Mbeki: What’s happening to us?

South Africans believe race relations are at their lowest point in 13 years, a recently released government study has shown.

According to the Development Indicators Report released by Minister in the Presidency Collins Chabane, “public perceptions about race relations” reached a record low in 2012, with an average of only 39% of the population saying race relations are improving.

“This could be signalling an urgent need for sustainable nation-building initiatives aimed at improving social cohesion in the country,” says the report.

The survey follows a pronouncement by former president Thabo Mbeki that “tribalism” was on the rise in South Africa.

“I am told that you now find stickers on cars that say ‘100% Venda’. Other stickers say ‘110% Tswana’.

I say to myself, but what is happening?” Mbeki said at the launch of a history book series at Unisa in April.

“Did we in fact defeat the tribalism that the apartheid system sought to encourage? I don’t think that we did,” he said.

The development indicators also show that South African confidence levels for a happy future for all races started decreasing in 2006 and dropped dramatically at the end of 2007.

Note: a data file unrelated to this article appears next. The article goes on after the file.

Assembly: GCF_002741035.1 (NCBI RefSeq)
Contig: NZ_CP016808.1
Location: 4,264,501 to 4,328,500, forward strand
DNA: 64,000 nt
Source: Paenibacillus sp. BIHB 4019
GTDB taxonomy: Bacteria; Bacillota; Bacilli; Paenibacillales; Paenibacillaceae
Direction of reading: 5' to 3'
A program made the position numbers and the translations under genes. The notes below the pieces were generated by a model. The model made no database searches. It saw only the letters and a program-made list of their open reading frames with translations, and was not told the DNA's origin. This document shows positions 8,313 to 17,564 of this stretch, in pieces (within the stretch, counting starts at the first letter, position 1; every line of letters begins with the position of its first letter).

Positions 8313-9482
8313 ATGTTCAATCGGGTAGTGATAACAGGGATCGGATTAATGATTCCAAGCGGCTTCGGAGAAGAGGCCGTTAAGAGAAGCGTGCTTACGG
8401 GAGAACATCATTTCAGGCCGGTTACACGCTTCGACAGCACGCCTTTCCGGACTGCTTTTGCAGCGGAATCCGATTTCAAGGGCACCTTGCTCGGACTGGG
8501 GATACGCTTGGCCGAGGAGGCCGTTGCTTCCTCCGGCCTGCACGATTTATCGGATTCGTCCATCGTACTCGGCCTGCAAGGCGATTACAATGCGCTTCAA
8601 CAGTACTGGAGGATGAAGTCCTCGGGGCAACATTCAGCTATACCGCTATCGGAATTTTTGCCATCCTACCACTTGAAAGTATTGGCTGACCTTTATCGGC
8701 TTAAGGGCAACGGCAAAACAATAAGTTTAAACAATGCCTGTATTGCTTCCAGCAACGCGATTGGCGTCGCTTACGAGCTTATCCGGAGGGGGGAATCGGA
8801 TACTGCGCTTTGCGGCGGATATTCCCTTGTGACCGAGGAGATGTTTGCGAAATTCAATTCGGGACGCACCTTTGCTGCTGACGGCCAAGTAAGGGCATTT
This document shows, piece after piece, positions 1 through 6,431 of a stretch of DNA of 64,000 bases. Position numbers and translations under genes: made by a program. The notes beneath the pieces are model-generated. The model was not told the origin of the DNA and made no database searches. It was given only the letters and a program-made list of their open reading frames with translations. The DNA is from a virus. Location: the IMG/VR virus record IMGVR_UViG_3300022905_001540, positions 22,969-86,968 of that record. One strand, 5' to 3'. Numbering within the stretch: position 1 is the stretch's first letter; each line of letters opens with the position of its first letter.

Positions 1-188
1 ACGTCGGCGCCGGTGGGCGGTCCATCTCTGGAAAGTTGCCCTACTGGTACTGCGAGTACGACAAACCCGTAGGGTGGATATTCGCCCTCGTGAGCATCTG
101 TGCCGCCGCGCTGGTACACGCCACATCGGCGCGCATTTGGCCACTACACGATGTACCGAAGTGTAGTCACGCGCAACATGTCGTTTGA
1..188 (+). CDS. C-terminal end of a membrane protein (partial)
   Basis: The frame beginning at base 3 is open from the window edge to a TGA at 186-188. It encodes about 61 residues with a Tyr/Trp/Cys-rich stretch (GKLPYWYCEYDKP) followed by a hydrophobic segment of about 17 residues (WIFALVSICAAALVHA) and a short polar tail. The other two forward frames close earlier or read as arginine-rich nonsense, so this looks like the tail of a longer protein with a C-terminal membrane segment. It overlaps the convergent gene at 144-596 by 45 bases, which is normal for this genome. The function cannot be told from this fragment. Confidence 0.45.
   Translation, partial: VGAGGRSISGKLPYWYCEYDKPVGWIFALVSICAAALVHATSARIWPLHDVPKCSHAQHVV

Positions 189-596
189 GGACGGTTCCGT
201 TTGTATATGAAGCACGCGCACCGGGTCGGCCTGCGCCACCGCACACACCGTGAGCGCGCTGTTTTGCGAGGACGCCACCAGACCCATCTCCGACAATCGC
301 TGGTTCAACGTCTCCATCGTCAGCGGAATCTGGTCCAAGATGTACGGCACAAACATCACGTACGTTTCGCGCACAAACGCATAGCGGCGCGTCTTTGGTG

At the end of last year, it was at an all-time low.

“The decline in happiness coincides with the onset of the global financial and economic crisis,” the report said.

The development indicators reflect the Institute for Justice and Reconciliation’s SA Reconciliation Barometer for 2012, which shows that there has been an increase over the past eight years in the number of people who associate on the basis of race and ethnicity.

At least 56% of people said they never socialised across racial lines.

David Everatt, head of the Gauteng City-Region Observatory, which has researched the state of nonracialism with the Ahmed Kathrada Foundation, said people had conflicting attitudes towards race.

“We have focused on bricks and mortar (like building houses), and have not provided leadership on social cohesion. It is a mess, but it easier to manage because it can be changed. It is different from 30 years ago when we were polarised.”

But Everatt said we should be worried about the rise of “ethnic identity”.

It is dangerous because of what has happened in countries such as Kenya and Zimbabwe.

A hawker peddling car stickers proclaiming “100% Venda” and “110% Ndebele” around Pretoria said he sold about four or five a day.


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